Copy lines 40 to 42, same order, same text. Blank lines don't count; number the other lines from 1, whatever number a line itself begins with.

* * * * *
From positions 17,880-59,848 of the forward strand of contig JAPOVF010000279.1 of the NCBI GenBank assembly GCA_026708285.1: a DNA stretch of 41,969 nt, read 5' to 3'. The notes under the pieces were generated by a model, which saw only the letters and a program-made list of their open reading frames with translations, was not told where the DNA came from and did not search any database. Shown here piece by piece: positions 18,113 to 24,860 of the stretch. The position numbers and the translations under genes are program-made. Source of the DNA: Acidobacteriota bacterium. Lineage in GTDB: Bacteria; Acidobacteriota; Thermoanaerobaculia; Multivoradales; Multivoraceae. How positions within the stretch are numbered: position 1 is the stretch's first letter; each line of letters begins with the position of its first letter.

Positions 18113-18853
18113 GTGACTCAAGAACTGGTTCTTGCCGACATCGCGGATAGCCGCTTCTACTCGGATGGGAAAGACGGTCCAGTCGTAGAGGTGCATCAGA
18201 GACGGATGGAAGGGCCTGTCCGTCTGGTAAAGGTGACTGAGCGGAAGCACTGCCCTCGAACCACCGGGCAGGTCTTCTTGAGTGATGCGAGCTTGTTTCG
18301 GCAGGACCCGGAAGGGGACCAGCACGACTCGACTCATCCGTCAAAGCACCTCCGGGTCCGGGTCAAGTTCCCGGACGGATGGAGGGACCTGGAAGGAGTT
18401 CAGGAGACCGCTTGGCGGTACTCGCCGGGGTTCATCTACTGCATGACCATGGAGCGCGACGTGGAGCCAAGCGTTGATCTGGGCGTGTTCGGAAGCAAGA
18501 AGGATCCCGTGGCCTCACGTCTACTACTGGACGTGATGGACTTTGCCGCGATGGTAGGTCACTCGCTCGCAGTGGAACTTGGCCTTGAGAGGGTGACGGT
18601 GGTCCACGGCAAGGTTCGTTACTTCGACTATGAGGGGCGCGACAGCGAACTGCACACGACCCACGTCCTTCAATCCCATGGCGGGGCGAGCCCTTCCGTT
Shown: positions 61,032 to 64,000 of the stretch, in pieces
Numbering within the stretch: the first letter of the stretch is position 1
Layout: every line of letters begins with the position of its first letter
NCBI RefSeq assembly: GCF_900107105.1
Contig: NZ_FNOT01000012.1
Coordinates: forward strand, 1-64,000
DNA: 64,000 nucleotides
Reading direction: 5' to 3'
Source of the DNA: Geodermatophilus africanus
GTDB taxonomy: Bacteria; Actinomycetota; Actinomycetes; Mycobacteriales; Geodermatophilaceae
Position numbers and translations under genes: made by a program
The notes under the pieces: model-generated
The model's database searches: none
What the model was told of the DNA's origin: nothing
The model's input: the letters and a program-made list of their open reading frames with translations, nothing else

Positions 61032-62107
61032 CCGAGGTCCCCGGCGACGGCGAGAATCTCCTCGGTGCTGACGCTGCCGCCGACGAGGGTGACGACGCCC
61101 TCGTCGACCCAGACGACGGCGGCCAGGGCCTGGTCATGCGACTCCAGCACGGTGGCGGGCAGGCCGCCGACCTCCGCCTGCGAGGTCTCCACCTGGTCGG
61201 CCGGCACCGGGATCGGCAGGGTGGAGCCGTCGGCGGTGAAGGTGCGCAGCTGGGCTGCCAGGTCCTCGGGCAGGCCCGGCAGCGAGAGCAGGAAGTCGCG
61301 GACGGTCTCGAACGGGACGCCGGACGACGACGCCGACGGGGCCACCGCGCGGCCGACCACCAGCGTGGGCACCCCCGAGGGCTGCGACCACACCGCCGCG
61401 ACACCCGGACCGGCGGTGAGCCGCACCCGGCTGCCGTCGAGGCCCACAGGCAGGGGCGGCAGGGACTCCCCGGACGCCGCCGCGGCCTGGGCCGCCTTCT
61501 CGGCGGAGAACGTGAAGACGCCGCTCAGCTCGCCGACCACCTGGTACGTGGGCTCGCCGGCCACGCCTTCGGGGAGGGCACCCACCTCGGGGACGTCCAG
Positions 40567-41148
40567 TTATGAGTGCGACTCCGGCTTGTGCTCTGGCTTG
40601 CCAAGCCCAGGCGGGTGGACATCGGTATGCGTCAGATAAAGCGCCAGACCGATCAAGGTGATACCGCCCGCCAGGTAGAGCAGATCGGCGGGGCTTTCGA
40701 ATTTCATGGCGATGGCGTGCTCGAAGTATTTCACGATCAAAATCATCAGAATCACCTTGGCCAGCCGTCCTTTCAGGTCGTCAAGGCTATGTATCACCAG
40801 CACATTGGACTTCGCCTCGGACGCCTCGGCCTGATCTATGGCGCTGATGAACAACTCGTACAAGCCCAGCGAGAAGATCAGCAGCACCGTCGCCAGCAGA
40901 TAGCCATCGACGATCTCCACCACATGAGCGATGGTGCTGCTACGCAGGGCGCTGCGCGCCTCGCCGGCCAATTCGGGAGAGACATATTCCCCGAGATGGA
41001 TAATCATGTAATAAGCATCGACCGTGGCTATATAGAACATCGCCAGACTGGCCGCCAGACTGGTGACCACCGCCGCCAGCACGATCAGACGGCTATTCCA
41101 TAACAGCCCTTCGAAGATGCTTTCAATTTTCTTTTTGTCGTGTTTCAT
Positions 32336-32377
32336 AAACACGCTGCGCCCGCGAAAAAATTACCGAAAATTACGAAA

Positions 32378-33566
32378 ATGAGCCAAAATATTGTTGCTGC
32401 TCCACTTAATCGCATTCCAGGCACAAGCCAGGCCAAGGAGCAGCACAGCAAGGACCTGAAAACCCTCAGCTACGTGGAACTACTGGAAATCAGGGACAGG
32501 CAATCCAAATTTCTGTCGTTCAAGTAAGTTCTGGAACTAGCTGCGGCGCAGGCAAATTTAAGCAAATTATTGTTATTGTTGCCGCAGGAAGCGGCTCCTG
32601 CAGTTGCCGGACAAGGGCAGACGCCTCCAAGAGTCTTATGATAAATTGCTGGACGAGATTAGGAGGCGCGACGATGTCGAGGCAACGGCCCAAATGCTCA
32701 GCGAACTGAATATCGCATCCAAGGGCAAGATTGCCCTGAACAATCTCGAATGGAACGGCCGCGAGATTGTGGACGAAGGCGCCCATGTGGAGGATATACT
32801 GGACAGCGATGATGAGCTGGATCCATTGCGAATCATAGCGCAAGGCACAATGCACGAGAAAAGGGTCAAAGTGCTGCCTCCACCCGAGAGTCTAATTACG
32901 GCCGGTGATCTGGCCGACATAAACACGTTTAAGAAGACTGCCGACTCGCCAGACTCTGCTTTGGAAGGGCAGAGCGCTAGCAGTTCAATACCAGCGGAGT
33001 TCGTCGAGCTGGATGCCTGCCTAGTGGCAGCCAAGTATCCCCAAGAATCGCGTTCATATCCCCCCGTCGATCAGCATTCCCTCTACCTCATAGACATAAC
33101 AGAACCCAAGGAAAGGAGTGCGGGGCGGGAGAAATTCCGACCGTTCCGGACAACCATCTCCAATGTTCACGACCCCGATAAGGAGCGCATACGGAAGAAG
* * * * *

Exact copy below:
32336 AAACACGCTGCGCCCGCGAAAAAATTACCGAAAATTACGAAA

Positions 32378-33566
32378 ATGAGCCAAAATATTGTTGCTGC